What interpretation should we give to the new procedure that I have made known to prevent rabies after a bite? Today I have no intention of dealing with this question in a complete fashion. I wish to limit myself to a few preliminary details appropriate to understanding the direction of experiments that I am following with the object of establishing the hypotheses on the best of possible interpretations.

In consideration of the methods of progressive attenuation of the fatal virus, and the process by which one can determine it, and keeping in mind, on one side, the influence of air in the attenuation, the first thought that comes to mind to understand the process, is that the period of incubation of the rabid spinal cord in contact with dry air progressively diminishes the intensity of virulence of the cord up to the point of rendering it inactive. One would be led to believe therefore that the prophylactic method employs first a virus without appreciable activity, subsequently a weak one and finally those more and more virulent. I will show subsequently that the facts are not in agreement with this point of view. I will prove that the decreases in incubation period of communicated rabies, day by day in the rabbits on which I have just reported, in order to test their state of virulence, are due to a diminution in quantity of rabid virus contained in the spinal specimens and not an effect of diminution in their virulence.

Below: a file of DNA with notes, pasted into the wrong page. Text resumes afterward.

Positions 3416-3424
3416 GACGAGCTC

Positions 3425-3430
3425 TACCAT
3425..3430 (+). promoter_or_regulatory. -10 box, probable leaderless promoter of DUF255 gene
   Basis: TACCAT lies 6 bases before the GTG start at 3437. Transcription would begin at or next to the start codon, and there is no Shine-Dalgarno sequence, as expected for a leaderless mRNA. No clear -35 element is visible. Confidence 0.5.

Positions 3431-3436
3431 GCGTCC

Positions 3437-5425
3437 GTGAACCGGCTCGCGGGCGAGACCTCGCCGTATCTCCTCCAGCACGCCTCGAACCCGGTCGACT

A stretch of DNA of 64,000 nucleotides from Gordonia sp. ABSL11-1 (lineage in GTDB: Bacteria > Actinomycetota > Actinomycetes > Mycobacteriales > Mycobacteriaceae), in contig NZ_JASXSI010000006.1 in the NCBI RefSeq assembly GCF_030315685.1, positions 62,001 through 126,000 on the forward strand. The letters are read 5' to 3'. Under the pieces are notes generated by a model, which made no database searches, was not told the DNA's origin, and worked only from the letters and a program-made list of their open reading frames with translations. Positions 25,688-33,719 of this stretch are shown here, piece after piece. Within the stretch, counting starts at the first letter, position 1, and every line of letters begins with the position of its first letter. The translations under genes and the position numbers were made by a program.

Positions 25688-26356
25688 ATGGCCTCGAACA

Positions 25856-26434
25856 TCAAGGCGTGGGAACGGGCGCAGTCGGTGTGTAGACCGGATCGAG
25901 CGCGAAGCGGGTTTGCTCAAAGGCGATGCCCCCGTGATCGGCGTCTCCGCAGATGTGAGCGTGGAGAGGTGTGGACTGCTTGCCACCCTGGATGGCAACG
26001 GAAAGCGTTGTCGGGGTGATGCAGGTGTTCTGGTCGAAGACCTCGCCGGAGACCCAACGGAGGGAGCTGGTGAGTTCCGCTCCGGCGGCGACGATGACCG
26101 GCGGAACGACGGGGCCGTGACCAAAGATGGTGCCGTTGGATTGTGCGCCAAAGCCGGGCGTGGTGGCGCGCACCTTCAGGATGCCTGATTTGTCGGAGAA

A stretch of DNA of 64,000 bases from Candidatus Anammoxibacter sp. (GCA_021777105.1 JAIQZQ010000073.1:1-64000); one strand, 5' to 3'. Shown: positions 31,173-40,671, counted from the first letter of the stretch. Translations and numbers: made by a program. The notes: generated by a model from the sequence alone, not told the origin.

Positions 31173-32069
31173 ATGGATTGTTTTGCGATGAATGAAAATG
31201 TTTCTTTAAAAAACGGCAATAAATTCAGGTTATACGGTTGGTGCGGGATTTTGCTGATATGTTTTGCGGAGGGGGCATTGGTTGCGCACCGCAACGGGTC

Can we admit that the inoculation of a virus, always of identical virulence, should be capable of inducing the refractory state to rabies as a consequence of using very small but increasingly large daily amounts? This is one interpretation of facts of the method that I studied from the experimental point of view.